If you are one of these niche players, your value and long term viability (stickiness in an organization) is dependent upon reaching (and delivering value to) that wider audience.  It’s a long-term strategy as the objective is shifting your revenue stream away from instantaneous license revenue and to a more annuity-style maintenance revenue style.

The best way to damage the expansion of your product beyond its niche (and establish its position in customer infrastructure) is to put strict license enforcement on the client products.  You get one chance to make that first impression.  The tantalizing potential of your software evaporates once you lock the user out before, during, or (even worse) post-installation.

Because today’s IT environment doesn’t facilitate viral license expansion, if a user is able to secure special dispensation from the lords of IT to install a new piece of software on their desktop, making it difficult for the IT department or user to activate their license will immediately sour any user’s perception of your software and company.

The hidden costs of license restrictions

All licensing metrics are arbitrary.  Enforcement of these metrics is also an arbitrary activity.  Just because you have a license metric doesn’t mean it has to be enforced.  Licensing metrics can also be valuable to a software company to help them understand just how a product is being used at an organization (if the customer is willing to share that information).

If you have highly customizable license metrics, you have to consider your organizational capability to adjust these metrics to fit your customers.  If you take a one-size-fits-all approach, then making license enforcement strict is not in your best interest.  Your customer scenarios and use cases for your software vary widely, so tight license enforcement will result in a large number of “exception requests” to your support, sales, and product management staff.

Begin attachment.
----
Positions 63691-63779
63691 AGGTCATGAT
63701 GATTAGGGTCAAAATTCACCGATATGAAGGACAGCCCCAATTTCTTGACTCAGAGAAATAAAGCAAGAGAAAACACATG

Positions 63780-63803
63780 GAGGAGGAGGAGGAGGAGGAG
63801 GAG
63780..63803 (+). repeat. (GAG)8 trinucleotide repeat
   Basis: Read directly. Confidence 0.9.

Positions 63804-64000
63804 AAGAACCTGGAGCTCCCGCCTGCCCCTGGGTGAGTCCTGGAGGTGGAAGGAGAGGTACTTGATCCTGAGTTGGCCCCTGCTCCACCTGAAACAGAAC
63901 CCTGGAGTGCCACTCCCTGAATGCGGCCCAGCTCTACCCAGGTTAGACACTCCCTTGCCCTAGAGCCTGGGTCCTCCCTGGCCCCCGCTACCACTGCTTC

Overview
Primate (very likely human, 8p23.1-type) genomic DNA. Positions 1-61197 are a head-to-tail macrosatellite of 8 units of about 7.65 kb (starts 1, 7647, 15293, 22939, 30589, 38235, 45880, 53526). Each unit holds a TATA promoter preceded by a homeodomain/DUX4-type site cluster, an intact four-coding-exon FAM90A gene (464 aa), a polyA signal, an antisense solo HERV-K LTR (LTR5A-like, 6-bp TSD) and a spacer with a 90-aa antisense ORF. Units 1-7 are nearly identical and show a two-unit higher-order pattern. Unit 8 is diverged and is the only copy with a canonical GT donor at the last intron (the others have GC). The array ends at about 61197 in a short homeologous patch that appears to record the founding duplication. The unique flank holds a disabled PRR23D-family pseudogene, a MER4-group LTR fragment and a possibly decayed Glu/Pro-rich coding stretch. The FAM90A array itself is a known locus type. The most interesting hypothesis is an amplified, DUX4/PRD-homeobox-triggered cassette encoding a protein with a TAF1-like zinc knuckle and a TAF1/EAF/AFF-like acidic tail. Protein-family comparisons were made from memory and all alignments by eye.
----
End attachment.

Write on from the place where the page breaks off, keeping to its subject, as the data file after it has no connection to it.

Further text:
Licensing is not a “fire and forget” practice.  If you have innovative customers or highly variable use patterns, beware of generalizations.

The work of license metric customization is going to happen – it’s up to you to decide whether it’s up-front, or through support channels.  You can guess which one is more frustrating to a customer and the resulting impression of your product’s value.

Policy is the enemy of innovation

If you take one thing away from this, I suppose it should be that respecting the creativity of your users is valuable to the long-term viability of your product.  Enforcing license metrics isn’t an evil practice, but if it’s done ham-handedly, you will inflict damage on your revenue stream.

Also, most customers want to remain square with your company when it comes to licensing.  The Microsoft Office and Windows license audit and enforcement campaign in early 2000 made lawyers happy, corporations nervous, and IT department gun-shy. 

Your customers want to be good citizens.  Make it easy for them to do so.

If you can use license metric information to negotiate with your customers, both of your organizations can gain significant insight into the value of your product. 

Trust is the most important component of your licensing.